Reacting to this worrisome situation, the President, Association of Psychiatrists in Nigeria, APN and Professor of Psychiatry, Prof. Taiwo Lateef Sheikh, said that studies show that 20-30 per cent of Nigeria’s population suffers from mental health challenges.

“Common mental disorders we encounter everyday include, anxiety, depression, psychosis, substance use disorders, mental disorders in pregnancy and child birth, childhood psychological/developmental disorders, suicide among others.”

Sheikh blames some of these mental disorders on the stress Nigerians deal with on daily basis, “Bloomberg currently ranked Nigeria as the most stressful country to live in the world, based on multiple factors in the living environment. To an average Nigerian, stress is the norm; ‘Just deal with it!”.

He explained that no clearly defined budget allocation for mental health in the national health budget, “allocation for health amounts to only 3.65 per cent of 2016 budget and about 3.3 per cent of the health budget of the central government goes to mental health, with over 90 per cent of this going to institution-based services provided through eight stand-alone mental hospitals. There is enormous inequity in the distribution of mental health services and available resources.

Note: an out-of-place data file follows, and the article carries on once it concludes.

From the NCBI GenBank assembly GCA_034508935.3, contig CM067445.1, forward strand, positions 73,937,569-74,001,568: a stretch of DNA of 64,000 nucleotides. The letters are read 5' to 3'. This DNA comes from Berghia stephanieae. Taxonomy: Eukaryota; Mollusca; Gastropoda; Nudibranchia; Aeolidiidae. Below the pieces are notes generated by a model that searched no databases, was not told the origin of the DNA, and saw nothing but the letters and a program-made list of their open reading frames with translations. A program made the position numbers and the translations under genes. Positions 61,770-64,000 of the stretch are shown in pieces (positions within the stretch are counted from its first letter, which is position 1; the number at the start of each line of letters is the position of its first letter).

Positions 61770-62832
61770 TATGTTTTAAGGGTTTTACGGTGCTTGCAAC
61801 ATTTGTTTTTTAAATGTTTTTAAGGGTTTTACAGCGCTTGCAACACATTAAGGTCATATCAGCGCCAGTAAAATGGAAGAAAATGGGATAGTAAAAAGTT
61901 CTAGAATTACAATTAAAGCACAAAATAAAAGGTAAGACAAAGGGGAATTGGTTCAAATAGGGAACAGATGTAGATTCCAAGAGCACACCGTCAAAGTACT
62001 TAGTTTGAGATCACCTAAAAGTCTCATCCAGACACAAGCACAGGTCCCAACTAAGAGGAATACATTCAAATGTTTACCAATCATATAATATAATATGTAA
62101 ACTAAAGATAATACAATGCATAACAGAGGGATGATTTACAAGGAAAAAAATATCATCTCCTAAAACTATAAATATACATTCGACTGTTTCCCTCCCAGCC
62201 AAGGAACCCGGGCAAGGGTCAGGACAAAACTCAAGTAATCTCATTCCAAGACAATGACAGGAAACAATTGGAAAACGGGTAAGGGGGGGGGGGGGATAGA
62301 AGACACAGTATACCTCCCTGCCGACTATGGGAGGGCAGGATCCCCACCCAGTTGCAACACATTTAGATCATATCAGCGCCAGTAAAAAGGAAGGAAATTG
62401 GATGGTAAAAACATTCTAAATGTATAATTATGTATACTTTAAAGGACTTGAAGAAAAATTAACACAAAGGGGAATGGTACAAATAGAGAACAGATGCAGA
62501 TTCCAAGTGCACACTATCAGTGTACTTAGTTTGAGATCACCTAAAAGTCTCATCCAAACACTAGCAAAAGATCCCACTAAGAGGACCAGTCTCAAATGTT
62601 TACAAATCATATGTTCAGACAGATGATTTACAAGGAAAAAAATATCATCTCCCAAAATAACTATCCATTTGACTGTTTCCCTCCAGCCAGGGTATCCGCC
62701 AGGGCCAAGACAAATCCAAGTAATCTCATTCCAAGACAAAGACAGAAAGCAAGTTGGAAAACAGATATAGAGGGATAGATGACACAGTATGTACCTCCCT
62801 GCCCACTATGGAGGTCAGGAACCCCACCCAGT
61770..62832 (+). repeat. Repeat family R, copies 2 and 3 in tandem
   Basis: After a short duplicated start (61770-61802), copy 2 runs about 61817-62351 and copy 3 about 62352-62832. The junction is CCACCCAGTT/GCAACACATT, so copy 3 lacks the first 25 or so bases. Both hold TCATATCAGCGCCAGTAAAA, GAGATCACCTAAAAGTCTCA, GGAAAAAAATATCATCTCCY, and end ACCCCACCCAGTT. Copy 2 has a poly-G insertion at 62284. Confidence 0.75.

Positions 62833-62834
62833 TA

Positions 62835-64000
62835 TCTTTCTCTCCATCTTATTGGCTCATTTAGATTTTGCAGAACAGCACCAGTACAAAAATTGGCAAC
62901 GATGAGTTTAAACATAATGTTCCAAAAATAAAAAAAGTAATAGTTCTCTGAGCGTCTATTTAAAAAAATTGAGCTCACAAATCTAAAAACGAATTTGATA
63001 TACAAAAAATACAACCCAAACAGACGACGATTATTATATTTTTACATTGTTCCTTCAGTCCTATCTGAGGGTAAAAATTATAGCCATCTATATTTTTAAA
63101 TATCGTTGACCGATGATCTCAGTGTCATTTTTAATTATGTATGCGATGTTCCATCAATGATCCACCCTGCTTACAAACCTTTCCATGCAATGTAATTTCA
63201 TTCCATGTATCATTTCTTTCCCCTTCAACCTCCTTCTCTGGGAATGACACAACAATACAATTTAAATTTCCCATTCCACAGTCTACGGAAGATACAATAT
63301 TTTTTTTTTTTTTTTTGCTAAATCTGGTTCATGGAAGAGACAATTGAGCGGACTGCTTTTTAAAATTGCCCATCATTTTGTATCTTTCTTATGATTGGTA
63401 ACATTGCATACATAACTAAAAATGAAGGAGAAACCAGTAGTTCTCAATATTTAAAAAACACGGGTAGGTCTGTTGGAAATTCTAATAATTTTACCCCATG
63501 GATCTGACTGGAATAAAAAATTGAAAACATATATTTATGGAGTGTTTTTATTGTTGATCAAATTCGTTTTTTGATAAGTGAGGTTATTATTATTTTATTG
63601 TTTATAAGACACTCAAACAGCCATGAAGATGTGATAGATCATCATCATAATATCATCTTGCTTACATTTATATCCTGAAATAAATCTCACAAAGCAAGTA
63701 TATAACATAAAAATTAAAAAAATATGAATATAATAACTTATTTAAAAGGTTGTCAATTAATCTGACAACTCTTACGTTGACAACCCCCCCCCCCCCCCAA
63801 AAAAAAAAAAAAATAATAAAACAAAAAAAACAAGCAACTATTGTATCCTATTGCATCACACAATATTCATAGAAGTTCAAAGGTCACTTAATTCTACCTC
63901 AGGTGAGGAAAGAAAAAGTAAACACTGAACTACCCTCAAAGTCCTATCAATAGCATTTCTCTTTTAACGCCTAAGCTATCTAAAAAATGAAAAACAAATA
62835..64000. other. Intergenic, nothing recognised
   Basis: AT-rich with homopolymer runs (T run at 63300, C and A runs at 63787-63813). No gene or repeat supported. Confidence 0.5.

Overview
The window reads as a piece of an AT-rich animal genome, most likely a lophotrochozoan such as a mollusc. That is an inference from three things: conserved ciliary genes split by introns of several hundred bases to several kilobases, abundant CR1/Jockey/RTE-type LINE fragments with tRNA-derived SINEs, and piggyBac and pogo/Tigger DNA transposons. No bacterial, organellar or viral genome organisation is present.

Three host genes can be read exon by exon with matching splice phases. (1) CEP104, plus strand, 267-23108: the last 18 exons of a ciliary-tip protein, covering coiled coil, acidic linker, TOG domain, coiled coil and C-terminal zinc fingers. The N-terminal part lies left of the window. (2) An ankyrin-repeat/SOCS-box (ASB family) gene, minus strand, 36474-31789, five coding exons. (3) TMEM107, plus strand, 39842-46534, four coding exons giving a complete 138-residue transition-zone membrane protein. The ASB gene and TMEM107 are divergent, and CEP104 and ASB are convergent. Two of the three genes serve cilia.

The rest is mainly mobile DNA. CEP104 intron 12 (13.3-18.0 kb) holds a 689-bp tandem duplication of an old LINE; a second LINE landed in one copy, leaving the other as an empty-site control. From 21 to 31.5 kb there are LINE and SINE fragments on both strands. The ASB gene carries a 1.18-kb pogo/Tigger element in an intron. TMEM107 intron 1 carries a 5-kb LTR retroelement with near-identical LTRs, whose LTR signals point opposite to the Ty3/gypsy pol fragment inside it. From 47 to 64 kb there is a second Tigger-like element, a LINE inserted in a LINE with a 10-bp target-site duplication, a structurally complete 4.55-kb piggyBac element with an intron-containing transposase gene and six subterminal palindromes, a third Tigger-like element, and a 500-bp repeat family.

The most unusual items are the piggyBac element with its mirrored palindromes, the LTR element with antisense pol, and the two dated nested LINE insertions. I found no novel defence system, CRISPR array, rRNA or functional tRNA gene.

“The number of serious cases receiving no treatment during the last 12 months in developed countries varies from 35.5 per cent to 50.3 per cent. This “treatment gap” in Nigeria is as high as 85 per cent (this is referred to as the “mental health gap”)!

Further he said: “Today; we have about 300 psychiatrists in Nigeria and over 1, 000 Nigerian psychiatrists outside Nigeria! Brain drain! Mental health has come a long way in Nigeria, but we are yet to achieve systemic change for universal access to effective, qualitative and affordable mental care.

“The signing of the mental health bill into law is a critical investment in mental health in Nigeria that will guarantee access to effective, compassionate and quality mental health care that we desire,” Sheikh said.

Managing Director, Federal Neuro-Psychiatric Hospital, Yaba, Lagos, Dr Olugbenga Owoeye, in his own contribution said that Nigeria needs a documented mental health policy to tackle the menace in the country noting that the prevalence is one in four individuals.

According to Owoeye: “It is usually formulated to cover a long period of about 5-10 years. It should be an initiative of the government and, the higher the level of government involvement, the higher its chances of success.

“This document will provide a framework and also give priority to the treatment. It will help to develop mental health services in a coordinated and systematic manner. It will help to identify key stakeholders and allow different stakeholders to reach an agreement.”

Owoeye also stated that people with mental health disorders need equity and should not be discriminated against on the basis of their mental illnesses.

He called for the integration of mental health services, saying that “Mental health services work best when integrated into other health care services at all levels instead of stand-alone facilities,” Owoeye added.